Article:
Are you wondering if your baby is gifted? As a parent of a (now identified as gifted in the first grade) baby, I was constantly thinking, “Wow. This does not seem typical for a baby!”
Following are some of the completely unscientific observations and stories of Lucy’s milestones leading up to her first birthday. In retrospect, it seems to me that there were very early indications of giftedness – even in utero. Lucy has now been identified as profoundly gifted and is now 6.5 years old and in first grade. Her sister Lily is 3.5 years old and in preschool.
Notable Pregnancy and Birth Events
- During pregnancy I was nearly in tears on many occasions with the incessant kicking and activity going on in my tummy. I recall one particularly difficult day around 6 months gestation where I was thinking after 5 hours of nonstop kicking and moving, “Please go to sleep, I need to work!” She didn’t even wait to be born before impacting my schedule!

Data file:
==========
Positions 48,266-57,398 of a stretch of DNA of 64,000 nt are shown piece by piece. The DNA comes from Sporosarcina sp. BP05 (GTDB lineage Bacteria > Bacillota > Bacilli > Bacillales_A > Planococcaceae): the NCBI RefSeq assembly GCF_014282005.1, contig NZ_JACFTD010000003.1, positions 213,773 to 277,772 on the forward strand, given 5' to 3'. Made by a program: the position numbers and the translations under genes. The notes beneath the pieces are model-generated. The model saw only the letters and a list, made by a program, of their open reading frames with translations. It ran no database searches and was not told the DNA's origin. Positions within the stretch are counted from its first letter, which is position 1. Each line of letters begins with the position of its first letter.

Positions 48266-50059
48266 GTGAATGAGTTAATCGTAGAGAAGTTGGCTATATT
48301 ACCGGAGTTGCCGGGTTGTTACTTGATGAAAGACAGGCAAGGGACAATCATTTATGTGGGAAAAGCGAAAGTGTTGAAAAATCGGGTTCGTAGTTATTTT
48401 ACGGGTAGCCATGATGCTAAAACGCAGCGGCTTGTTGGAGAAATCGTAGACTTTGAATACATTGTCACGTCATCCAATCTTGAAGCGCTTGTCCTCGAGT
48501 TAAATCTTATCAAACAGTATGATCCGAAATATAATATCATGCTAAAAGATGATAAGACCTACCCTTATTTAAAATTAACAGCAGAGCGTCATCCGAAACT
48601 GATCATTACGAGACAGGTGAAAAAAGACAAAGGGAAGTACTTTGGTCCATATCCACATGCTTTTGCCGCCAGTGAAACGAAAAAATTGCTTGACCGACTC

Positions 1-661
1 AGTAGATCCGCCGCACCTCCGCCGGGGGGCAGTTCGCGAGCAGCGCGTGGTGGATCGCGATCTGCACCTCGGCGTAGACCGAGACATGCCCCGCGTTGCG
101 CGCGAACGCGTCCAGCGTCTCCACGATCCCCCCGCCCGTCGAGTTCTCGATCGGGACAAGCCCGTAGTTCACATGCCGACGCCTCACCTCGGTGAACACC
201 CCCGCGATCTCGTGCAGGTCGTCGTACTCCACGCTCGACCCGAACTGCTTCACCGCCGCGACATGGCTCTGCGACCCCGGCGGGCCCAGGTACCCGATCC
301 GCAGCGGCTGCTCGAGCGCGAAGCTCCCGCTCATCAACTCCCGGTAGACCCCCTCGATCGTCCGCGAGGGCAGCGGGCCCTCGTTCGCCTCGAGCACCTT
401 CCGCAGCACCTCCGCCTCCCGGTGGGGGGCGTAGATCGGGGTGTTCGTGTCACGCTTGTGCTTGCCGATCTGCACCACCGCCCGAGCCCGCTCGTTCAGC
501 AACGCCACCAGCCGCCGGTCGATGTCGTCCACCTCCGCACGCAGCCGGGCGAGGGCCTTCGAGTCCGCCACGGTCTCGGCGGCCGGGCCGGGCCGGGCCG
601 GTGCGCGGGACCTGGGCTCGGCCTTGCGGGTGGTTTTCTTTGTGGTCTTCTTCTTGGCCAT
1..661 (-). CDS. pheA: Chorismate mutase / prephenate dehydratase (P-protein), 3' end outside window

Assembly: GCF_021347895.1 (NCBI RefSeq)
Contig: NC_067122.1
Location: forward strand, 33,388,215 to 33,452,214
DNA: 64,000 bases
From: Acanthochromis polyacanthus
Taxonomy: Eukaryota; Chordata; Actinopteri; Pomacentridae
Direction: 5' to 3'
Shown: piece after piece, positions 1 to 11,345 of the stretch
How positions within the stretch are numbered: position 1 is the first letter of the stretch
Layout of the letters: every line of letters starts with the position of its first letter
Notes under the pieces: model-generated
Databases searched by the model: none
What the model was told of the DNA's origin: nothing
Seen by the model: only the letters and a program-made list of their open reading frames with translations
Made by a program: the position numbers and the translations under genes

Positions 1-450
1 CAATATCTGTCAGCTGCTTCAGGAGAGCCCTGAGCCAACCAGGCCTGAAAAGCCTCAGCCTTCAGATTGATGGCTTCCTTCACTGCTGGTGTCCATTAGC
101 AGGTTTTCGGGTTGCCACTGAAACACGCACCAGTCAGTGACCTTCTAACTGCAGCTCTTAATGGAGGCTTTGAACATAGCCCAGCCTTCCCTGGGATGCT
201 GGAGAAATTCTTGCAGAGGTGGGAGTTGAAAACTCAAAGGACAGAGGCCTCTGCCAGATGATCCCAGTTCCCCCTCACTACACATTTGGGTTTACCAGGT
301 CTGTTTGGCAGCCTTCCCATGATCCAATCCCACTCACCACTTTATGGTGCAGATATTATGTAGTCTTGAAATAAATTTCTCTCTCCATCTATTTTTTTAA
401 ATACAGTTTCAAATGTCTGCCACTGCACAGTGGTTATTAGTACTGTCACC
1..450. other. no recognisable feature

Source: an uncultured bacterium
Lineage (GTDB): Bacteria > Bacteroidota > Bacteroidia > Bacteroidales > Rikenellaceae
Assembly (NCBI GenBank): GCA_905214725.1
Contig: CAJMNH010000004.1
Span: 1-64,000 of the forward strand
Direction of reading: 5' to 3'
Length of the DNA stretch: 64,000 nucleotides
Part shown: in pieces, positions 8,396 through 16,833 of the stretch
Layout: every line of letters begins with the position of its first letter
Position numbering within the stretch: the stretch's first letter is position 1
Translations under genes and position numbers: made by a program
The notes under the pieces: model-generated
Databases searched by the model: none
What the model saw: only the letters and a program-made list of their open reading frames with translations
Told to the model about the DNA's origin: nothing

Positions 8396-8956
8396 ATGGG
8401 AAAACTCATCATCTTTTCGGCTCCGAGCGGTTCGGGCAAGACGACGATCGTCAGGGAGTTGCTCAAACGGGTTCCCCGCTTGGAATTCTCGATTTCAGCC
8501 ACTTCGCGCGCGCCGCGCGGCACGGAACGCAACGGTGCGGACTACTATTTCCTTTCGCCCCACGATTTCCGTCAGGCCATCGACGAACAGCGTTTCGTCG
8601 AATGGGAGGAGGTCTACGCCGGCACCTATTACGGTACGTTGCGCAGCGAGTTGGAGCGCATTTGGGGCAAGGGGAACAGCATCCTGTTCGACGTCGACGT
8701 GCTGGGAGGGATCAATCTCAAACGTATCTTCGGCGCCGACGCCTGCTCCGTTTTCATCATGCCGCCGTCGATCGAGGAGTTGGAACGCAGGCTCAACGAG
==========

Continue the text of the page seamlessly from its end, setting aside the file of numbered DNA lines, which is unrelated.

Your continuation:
Birth – 1 Month Old
- Both of my children were born via a drug-free, midwife-assisted natural childbirth. Does this matter, or is it relevant? Probably not. But the notion that it’s “ok” to pump mom full of drugs on the day of birth when she has avoided all additives and substances during the prior 9 months seems counterintuitive to me – but that’s just personal opinion.
- Within hours of birth, both children made direct eye contact with maternity ward nurses – with several nurses claiming that they turned their heads to follow the nurses voices, and even smiled at them. The nurses were convinced that they were truly smiling – we were something of a celebrity in the maternity floor during both births!
- Both of my children were photographed between 14 – 21 days old with HUGE happy social smiles and direct eye contact in response to Mom’s gleeful prompting. The average age of the first social smile is 6-8 weeks.
- Lucy was VERY sensitive to noise at birth. She would be visibly shaken and begin to cry over sudden noises (ice maker on fridge), and was extraordinarily aware of her surroundings. She resisted napping and needed constant stimulation.